The Wisconsin Supreme Court (Photo: Andrew Beckett)

The State Supreme Court has ruled that student-protester Jeffery Decker can be banned from University of Wisconsin campuses. However, the court also agreed, in its unanimous ruling handed down Wednesday morning, that an injunction from a Dane County judge was overly broad and must be re-written.

Decker, the son of former state senate majority leader Russ Decker, has protested the way the UW system uses student fees. He claims the money is inappropriately used for construction projects and other items that should be funded through the regular university budget. UW officials said Decker’s protests included a series of threats and amounted to harassment.

In one instance, UW officials claimed Decker was seen stabbing a stack of papers using a pen as a knife during a signing ceremony, while the UW also claims his emails demanding meetings with university officials were threatening. Decker has also attended some events in a homemade dragon costume to protest.

Decker re-enrolled in 2010 to give him access to the campuses to protest. University officials expelled him. In 2011, the UW went to court and won an order barring him from all school grounds. Decker has been removed from UW property several times since the injunction was issued.

Decker maintains his position and innocence, despite today’s ruling.


Future of broadband, access in rural areas

Computer mouse

Computer mouse

University of Wisconsin System President Ray Cross calls it the “broadband imperative.” He explains at a broadband symposium in Madison, “Big transformation coming. Highly dependent on the ability to move data between different sources … fast.”

Wisconsin’s economic future depends on widely available, high-speed Internet access for everyone, Cross says, citing examples of driverless cars, smart clothes, and the infinite possibilities in the area of health care.

And, he says, it’s important to teach people what they can do and what the possibilities are, even at a basic level. “People don’t know how to use it or how it might be used or can’t conceive its value.” Cross says education is perhaps more important than the technology.

AUDIO: Cross says progress depends on thinking outside the box, experimenting, and “accidental discovery.” :12

Also, public-private partnerships must be formed, he says, “otherwise we’ll fail.”

Rural Wisconsin

High speed Internet access is no longer just a luxury; it’s a necessity, according to panel members , the Madison meeting last week. It is needed for public safety, job creation, and to help students learn.

Senator Jennifer Shilling (D-La Crosse) says broadband needs to be considered a big part of a city’s infrastructure, just like roads, bridges, water, and sewer. “It’s critical, because many of these small businesses … these entrepreneurs are beginning and they say ‘we want to establish a business here, we want to grow our business here, and one of the hurdles that we have is bandwidth and access to the Internet.”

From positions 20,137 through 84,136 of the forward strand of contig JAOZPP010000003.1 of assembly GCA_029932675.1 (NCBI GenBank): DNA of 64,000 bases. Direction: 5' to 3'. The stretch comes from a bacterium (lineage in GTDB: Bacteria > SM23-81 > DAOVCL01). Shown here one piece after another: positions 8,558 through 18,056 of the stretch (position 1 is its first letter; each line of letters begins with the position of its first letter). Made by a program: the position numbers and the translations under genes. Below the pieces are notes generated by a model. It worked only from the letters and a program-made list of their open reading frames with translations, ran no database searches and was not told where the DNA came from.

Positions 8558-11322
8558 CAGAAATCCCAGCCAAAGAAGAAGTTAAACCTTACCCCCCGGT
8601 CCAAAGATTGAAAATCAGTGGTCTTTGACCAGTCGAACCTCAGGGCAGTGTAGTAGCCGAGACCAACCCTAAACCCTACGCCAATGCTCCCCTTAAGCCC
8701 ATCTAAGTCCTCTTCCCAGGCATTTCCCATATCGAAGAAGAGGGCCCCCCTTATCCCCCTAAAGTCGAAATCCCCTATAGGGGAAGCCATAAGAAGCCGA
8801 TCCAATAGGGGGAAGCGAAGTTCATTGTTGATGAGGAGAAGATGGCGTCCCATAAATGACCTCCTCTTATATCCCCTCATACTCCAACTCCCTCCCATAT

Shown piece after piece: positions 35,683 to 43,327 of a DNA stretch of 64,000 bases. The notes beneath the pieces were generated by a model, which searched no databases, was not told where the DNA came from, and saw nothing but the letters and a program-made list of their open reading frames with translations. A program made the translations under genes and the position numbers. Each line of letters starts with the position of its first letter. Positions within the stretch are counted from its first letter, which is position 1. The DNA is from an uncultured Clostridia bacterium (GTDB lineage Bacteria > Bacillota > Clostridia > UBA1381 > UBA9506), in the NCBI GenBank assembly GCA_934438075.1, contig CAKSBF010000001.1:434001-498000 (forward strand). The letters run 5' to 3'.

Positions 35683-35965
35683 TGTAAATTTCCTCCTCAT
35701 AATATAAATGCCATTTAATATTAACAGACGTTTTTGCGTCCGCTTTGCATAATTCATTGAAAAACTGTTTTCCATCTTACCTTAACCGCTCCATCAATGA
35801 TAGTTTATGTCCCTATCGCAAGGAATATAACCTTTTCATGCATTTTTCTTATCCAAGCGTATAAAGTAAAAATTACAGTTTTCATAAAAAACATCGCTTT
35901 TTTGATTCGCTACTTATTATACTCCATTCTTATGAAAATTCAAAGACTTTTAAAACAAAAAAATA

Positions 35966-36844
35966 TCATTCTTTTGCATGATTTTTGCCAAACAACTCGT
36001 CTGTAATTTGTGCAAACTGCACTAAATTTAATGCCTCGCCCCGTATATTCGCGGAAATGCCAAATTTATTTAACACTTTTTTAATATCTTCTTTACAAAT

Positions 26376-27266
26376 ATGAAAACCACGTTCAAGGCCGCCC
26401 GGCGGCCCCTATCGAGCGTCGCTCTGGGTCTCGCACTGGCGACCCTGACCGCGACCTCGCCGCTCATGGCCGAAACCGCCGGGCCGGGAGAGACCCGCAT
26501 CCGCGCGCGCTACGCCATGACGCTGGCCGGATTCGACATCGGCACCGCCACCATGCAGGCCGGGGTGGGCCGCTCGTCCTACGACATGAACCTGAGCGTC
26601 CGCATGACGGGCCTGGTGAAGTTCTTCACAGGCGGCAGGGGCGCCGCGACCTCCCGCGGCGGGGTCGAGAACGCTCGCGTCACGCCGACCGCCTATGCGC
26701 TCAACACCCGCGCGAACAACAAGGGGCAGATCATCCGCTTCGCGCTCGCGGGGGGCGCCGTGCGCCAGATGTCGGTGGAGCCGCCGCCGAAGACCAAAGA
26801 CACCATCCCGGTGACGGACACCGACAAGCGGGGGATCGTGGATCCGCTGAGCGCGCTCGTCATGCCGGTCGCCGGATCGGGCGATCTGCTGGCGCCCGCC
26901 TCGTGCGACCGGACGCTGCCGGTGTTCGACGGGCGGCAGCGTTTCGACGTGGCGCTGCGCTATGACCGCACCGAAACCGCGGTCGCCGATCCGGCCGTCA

Shilling says tourism and agriculture thrive when broadband is abundant, and many farmers are dependent on high speed access, saying today’s tractor is an “office on wheels.”

State Representative Rob Swearingen (R-Rhinelander), chair of the the Speaker’s Task Force on Rural Schools, was frustrated that there were no legislative members from urban areas on that taskforce. “Even my own colleagues in the southern part of the state do not realize that we still have dial-up in the farthest areas of the northwoods. I wish we had had some urban legislators to fully understand not only what our rural schools are going through, but what our communities are going through.”

AUDIO: And satellite doesn’t work through dense hills and trees. Kara O’Connor, government relations director with Wisconsin Farmers Union, says residents are relying on the hope of fiber optic cable. :57

Panel members stress the need for private-public partnerships and a “significant infusion of capital from state and federal governments” as “critical parts of the solution.”

Shilling and Swearingen agree that broadband is necessary for the growth of agri-tourism — self-pick strawberry patches and apple orchards, bed and breakfasts, and other tourist destinations that are becoming more popular.


Brett Hulsey, longshot gubernatorial candidate in the Democratic primary, is quick to blame the governor for the lack of high speed Internet, reminding us of what he calls a lost opportunity. “Governor Walker gave away almost $23 million of upgrade grants that would have gone to 385 libraries and more than 80 schools and technical colleges in under-served parts of the state.”

Hulsey says that money also could have been applied toward improving communications in rural police, fire department, hospitals, job creation, and to “help students learn.” He says if he is elected to the governorship, “I’m gonna restore the Internet money.”

Wisconsin had received a $23 million grant in 2010 from the National Telecommunications and Information Administration. That money was intended to build broadband connections in hundreds of Wisconsin communities, but the state returned that cash to the feds. State officials had said there were too many strings attached to the federal money.